Gone also are the days when Chicago turned its back to the river, while it protected and celebrated our precious Lake Michigan and its shoreline.   From Daniel Burnham’s vision of a lakefront that is “forever open, clear and free,” to modern-day protests against threats to the Lake such as Asian Carp or pollution from BP’s Whiting refinery, Chicago’s leaders have long championed our Great Lake.   Now, however, the Chicago River, too, has powerful friends in high places.   The U.S. Environmental Protection Agency, including Regional Administrator Susan Hedman, increased the pressure on MWRD to act, and U.S. Senator Dick Durbin lent his powerful voice at at critical time.  Illinois Governor Pat Quinn and Attorney General Lisa Madigan, who happens to live and recreate along the river, have long fought for disinfection.   Chicago Mayor Rahm Emanuel supports disinfection, as Richard Daley did before him.   A powerful coalition of river users and clean water advocates worked for over a decade for this victory, including hundreds of Sierra Club volunteers who collected water samples to measure bacteria counts, attended dozens of public hearings, wrote comments to the Illinois Pollution Control Board, and went door to door in neighborhoods along the river seeking support.

Let’s hope this is also the end of an era for the MWRD, which, until today’s reversal, stood in stubborn opposition to the clear demands of the law and the community.    MWRD has been a pioneer in many areas of wastewater treatment, but during the decade-long struggle for disinfection the District’s leadership was more likely to circle the wagons against growing criticism than to open their decisionmaking process to community consensus.   That all started to change with Commissioner Debra Shore won election to the Board in 2006, and momentum further shifted with the election in 2008 of Commissioners Mariyana Spyropoulos and Michael Alvarez.   Together, these three spearheaded an effort to change the Distirct’s longstanding opposition to disinfection, and utlimately the Board voted 8-1 to do so.     Hopefully this new clean water consensus on the Board signals a new attitude at the District, and that MWRD will bring its substantial expertise and capacity to this and other issues ahead in the future of managing the Chicago River.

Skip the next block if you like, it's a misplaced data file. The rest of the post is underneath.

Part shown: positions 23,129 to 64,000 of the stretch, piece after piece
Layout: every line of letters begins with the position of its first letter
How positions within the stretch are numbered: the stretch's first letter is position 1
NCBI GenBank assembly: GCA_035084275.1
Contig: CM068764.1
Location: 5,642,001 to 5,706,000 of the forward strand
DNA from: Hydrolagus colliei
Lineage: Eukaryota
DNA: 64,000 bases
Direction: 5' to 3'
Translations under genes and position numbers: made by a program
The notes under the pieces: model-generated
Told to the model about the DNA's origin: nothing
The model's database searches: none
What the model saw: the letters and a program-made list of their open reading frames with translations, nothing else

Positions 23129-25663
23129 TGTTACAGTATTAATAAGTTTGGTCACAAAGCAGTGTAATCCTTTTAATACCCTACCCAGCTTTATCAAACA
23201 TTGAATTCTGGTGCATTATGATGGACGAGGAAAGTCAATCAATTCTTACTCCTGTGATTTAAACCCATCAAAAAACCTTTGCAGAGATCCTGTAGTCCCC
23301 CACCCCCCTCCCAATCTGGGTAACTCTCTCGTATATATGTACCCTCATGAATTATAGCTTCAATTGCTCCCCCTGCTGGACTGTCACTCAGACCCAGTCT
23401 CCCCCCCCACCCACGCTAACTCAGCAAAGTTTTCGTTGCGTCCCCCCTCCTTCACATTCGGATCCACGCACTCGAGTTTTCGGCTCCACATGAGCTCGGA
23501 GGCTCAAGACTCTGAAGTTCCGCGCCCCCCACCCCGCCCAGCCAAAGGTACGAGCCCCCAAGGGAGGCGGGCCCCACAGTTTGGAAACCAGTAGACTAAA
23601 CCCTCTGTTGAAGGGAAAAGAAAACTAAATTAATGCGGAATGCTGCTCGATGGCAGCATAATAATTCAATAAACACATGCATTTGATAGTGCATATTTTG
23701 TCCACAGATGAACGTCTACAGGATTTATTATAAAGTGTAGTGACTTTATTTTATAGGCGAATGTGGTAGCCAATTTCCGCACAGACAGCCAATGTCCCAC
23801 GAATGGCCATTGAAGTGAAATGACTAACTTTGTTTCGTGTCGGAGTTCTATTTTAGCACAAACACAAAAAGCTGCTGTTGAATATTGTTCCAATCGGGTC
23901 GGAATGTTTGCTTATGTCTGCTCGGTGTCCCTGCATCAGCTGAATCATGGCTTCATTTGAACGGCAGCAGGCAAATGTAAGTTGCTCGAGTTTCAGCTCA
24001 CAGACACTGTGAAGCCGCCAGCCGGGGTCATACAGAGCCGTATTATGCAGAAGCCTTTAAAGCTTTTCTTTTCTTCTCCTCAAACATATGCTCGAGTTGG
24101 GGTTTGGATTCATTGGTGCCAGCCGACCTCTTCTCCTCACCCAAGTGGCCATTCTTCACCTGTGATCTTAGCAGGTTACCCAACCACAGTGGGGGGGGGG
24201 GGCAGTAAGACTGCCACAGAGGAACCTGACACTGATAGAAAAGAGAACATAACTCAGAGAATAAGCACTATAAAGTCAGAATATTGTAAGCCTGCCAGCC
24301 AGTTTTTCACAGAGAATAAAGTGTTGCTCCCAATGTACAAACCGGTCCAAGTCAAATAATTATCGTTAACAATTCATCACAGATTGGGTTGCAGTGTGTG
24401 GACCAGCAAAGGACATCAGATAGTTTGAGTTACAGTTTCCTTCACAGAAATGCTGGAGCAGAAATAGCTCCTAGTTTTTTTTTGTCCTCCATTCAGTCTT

MWRD Delays Disinfection Decision

We are very disappointed that MWRD failed to take action today in support of disinfecting the Chicago River.   Despite the heroic efforts of Commissioners Alvarez, Shore, and Spyropoulos to clean up the river, the MWRD Board did not act on a proposal that they reverse their longstanding opposition to disinfection.

Enough already – Chicagoans have been waiting for years to enjoy the river without fear of getting sick.   MWRD has heard from city, state, and federal government, and most importantly, the public, that it wants a clean and healthy Chicago River as soon as possible.   More than 40 days of hearings have been held by the Illinois Pollution Control Board. What more do they need to hear?   MWRD’s stubbornness is a threat to our health, and a disservice to Cook County taxpayers.

Change will come to the MWRD, and Chicagoans will have a healthy river.  It’s a shame that it has taken this long – apparently MWRD will be the last agency in Chicago to do its part in addressing this important public health issue.